Common Earthball, Scleroderma citrinum, has ‘a characteristic smell of old rubber’ according to Wildlife of Britain, the Definitive Visual Guide or strong odour ‘of gas or acetylene’ (Encyclopedia of Fungi, Michael Jordan). As I’ve mentioned before, this didn’t stop me from slicing the young ones, with firm white flesh, and frying them in a bit of butter […]
I’m not sure whether this is the hoof fungus, Fomes fomentarius, or a Ganoderma bracket fungus. It was growing on a softwood deciduous tree, probably birch, at Dubbs Moss Cumbria Wildlife Trust nature reserve, southwest of Cockermouth. Hoof fungus, also known as tinder fungus, was once considered to be mainly confined to the Scottish Highlands but it is spreading […]
There’s a heavy crop of oyster mushroom (above) on some sweet chestnut logs, the entire trunk of a felled tree, which have been left as a habitat in Thornhill Park. Oyster mushrooms are currently £10.80 per kilogram at Sainsbury’s, so there must be hundreds of pounds’ worth here, although some are a bit past their best. The logs are […]
At the tail end of what’s so far been a mild winter, there are still a few fungi about. This Glistening Inkcap, Coprinus micaceus, is growing near a large Ash in the woodland by the Lower Lake at Nostell Priory. Its white gills turn brown, then black and finally dissolve into ink as the egg-shaped cap expands into a […]
I’ve done a bit more on the watercolour of ear fungus that I started drawing from a photograph a few weeks ago. I’d intended to keep things simple but I’m fascinated by detail and the macro photograph not only gives me a reference for the fungus, it also brings the miniature landscape of the bark of […]
I photographed ear fungus growing on a log at Nostell this morning and I’ve made a start on a watercolour, working from the photograph, this afternoon. Starting with a pencil drawing, I’m adding the lightest colour in each area. This initial wash looks exotically bright for the subject of fungi on an old log but, […]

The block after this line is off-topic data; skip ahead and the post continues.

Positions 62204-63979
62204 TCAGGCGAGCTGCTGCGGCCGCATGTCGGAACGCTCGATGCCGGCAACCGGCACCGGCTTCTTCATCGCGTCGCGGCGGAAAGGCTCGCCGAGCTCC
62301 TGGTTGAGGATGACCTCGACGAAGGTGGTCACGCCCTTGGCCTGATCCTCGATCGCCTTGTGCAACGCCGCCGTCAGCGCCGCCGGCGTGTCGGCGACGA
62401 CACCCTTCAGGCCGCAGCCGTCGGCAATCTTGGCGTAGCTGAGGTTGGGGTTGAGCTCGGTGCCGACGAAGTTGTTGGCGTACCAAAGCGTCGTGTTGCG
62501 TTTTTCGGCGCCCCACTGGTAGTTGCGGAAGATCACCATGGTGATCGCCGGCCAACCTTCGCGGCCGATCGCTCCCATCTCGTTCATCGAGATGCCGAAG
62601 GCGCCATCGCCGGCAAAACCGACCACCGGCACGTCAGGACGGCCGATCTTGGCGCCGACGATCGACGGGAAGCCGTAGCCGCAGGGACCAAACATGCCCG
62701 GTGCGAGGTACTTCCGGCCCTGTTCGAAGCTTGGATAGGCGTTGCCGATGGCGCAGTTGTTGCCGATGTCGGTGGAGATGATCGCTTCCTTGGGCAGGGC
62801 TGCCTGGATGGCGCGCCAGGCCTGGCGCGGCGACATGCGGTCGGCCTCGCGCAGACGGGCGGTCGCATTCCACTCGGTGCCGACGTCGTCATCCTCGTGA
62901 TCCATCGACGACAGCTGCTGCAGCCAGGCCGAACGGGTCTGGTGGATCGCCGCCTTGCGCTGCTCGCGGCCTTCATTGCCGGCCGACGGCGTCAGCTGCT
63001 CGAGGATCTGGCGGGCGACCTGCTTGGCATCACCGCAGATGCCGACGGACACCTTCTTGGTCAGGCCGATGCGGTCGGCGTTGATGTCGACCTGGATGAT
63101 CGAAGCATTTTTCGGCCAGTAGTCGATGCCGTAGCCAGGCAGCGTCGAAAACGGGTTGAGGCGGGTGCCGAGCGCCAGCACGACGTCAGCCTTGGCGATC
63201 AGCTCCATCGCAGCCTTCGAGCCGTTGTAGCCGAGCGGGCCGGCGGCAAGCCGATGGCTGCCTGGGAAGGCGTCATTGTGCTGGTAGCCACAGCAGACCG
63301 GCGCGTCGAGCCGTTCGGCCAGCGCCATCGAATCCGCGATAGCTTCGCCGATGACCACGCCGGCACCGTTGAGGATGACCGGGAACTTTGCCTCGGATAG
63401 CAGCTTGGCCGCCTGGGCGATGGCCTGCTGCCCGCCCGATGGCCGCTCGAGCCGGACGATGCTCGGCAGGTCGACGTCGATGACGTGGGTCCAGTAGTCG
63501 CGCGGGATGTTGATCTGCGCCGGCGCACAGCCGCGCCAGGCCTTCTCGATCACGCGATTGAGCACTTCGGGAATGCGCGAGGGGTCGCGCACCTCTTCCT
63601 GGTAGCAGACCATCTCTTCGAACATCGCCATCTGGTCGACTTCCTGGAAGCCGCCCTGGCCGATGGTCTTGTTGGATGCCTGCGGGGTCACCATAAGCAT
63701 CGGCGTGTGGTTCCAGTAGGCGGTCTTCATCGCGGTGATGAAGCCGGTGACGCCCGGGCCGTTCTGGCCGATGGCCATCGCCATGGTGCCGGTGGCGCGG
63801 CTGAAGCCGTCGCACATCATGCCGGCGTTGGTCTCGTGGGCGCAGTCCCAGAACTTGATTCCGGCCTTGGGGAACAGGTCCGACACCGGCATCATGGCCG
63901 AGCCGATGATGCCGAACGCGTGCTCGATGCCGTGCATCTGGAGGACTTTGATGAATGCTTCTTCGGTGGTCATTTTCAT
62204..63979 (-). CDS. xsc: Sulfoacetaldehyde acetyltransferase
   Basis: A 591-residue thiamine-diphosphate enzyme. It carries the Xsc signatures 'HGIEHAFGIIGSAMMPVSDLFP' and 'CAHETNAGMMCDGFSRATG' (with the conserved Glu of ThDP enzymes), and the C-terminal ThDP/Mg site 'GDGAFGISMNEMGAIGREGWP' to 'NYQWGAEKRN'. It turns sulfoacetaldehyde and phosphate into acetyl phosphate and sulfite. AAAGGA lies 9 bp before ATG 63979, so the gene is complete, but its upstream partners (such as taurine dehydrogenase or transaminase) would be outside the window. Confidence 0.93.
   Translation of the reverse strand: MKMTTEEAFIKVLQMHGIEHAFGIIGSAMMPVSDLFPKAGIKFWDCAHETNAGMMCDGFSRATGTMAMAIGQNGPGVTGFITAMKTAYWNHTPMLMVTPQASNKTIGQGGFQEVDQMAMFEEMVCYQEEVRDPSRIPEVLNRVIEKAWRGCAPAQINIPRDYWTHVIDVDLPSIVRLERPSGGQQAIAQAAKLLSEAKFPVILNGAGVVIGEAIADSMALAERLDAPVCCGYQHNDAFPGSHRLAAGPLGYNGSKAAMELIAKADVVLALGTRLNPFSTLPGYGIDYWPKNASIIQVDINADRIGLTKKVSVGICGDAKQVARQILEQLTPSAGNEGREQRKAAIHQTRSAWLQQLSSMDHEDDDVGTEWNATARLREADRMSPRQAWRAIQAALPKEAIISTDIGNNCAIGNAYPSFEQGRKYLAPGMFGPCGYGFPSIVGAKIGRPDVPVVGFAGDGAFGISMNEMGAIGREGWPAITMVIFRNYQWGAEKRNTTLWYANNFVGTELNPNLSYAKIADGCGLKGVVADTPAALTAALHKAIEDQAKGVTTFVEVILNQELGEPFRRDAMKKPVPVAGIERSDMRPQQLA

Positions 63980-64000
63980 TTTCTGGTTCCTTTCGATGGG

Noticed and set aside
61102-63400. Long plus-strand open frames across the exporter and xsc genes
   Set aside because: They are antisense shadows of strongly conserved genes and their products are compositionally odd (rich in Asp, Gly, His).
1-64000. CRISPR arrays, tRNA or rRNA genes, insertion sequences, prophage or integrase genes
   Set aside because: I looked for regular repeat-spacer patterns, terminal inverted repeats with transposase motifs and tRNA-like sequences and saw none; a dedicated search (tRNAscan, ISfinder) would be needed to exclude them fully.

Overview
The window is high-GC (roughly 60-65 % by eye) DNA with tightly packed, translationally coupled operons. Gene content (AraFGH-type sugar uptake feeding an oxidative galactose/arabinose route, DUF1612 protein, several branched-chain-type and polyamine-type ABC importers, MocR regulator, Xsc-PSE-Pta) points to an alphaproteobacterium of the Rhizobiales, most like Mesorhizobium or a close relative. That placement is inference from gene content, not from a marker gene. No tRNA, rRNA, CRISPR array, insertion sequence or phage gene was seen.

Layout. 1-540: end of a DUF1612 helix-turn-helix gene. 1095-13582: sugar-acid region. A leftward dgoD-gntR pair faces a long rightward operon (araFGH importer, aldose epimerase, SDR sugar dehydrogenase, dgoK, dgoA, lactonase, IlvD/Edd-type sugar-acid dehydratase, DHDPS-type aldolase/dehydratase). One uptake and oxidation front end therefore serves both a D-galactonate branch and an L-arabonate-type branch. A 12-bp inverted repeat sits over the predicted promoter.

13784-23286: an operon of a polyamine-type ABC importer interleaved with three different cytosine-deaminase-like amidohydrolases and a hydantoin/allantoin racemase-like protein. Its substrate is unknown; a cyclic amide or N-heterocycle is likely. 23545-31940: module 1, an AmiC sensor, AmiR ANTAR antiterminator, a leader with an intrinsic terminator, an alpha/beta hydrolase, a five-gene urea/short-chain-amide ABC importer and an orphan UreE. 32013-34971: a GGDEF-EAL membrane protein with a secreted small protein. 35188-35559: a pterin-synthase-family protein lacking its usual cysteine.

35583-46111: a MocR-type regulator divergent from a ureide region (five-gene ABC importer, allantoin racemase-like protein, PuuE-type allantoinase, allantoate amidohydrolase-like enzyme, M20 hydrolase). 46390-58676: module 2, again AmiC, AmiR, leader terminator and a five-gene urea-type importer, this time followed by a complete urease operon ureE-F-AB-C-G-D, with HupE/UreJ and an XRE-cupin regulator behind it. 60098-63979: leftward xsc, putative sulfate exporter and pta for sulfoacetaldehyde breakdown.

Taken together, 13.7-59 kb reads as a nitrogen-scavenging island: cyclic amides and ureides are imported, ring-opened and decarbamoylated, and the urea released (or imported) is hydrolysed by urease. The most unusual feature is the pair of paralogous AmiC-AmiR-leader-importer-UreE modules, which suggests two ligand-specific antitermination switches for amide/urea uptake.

This candlesnuff fungus, Xylaria hypoxylon, is growing on wood chip beneath the rowan. It’s the first time that I’ve found it growing in our garden. It’s a common species, usually found on stumps and dead branches. I’ve drawn it from a macro photograph; the fungus is about the size of a matchstick.
Hundreds of knopper galls are scattered beneath the oaks in Nostell Park. On some you can see the way that the acorn has been transformed into the home and the food source for the larva of the gall wasp Andricus quercuscalis. The acorns have stalks, botanically penduncles, so these are the acorns of the common […]
Growing on a lush mat of moss on our front lawn, this looks like one of the bonnet fungi, Mycena. Buds of winter aconite are swelling in the flower beds in Holmfield Park.
This bracket fungus, Trametes veriscolor (formerly Coriolus versicolor), is growing on a stump at the Denby Dale Road end of the carriage drive in Clarence Park, Wakefield. When Clarence, Holmfield and Thornes Park were laid out as a public park by the Victorians, horse chestnuts were planted along this drive.